There was a Dominican Day parade in the Bronx yesterday and after it was over, police encountered a group of drunk men who were blasting music and blocking the street. They tried to arrest one man who had a gun and things quickly got out of hand.

Police responded to the scene to break up the ongoing party and encountered one man with a gun around 7:30 p.m.

As they cuffed the armed individual, others in the crowd began tussling with the officers, according to the video and police sources…

Police sources said the reckless pack included members of the Trinitarios, a Dominican gang.

At least six people were arrested during the pandemonium — one for firearms possession and the others for disorderly conduct, according to the sources.

That’s the general outline of what happened but you really have to see the video to appreciate how chaotic this was. About half way through this, as the cops are trying to arrest one person, a guy in a yellow shirt starts a fist fight with one of the officers. And then the glass bottles start flying.

The union for NYPD detectives reposted the video blaming the situation on “NY’s NO-CONSEQUENCE laws.”

Maybe you could put some of this down to alcohol or a hot summer. If this were just a one-off you could say it was a fluke. But the same union posted another video of a man escaping arrest thanks to interference by an unruly crowd just last week. They noted that assaults of officers are up sharply this year.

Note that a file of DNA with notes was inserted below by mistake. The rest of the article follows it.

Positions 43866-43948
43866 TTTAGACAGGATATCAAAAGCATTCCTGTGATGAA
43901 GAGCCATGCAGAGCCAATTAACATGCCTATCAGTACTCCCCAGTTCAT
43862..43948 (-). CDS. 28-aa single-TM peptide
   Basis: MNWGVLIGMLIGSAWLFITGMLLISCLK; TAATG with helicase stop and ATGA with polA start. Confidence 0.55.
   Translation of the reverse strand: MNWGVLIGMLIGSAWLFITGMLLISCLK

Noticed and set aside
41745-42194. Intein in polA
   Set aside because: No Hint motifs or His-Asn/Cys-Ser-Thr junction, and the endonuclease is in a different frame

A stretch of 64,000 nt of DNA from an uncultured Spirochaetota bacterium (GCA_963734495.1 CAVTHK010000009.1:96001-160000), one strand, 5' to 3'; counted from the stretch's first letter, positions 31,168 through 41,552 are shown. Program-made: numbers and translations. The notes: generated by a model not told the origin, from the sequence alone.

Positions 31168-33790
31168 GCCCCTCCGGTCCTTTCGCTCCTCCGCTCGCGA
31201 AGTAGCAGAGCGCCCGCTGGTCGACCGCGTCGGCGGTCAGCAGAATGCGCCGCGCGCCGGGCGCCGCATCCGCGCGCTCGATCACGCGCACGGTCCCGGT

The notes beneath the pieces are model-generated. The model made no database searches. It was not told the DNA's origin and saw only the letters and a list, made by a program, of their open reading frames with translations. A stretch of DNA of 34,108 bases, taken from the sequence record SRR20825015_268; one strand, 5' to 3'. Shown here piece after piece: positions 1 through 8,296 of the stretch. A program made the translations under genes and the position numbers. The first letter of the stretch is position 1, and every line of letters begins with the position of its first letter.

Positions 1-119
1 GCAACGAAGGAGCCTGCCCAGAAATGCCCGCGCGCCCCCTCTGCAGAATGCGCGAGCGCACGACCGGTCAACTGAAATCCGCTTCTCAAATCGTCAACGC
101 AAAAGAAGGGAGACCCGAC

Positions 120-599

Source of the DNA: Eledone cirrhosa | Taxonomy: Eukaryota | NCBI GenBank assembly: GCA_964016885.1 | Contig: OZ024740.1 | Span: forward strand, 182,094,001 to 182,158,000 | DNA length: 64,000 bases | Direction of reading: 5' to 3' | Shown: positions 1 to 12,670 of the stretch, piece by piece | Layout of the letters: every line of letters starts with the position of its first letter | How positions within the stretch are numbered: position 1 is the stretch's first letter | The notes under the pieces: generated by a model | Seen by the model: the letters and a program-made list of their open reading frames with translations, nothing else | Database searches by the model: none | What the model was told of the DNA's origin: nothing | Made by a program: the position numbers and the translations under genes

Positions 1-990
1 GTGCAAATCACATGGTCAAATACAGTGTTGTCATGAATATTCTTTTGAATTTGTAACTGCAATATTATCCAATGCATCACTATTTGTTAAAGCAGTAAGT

And two days before that, there was this video of a man fighting with police in a subway. He had jumped a turnstile. And then his girlfriend also started fighting both officers.

Apparently, there was another similar scene yesterday. I’m not sure where this one took place or at what time but the car says NYPD. Note the audio is very NSFW as the cameraman only seems to know about five words.

I honestly wonder why anyone would want to be a police officer in a big city at this point. What amount of money is worth the risk of being assaulted by a mob on any given day at work? Given how often this is happening now, I think it’s hard to avoid the conclusion that the general anti-police sentiment has risen to new levels in New York City.

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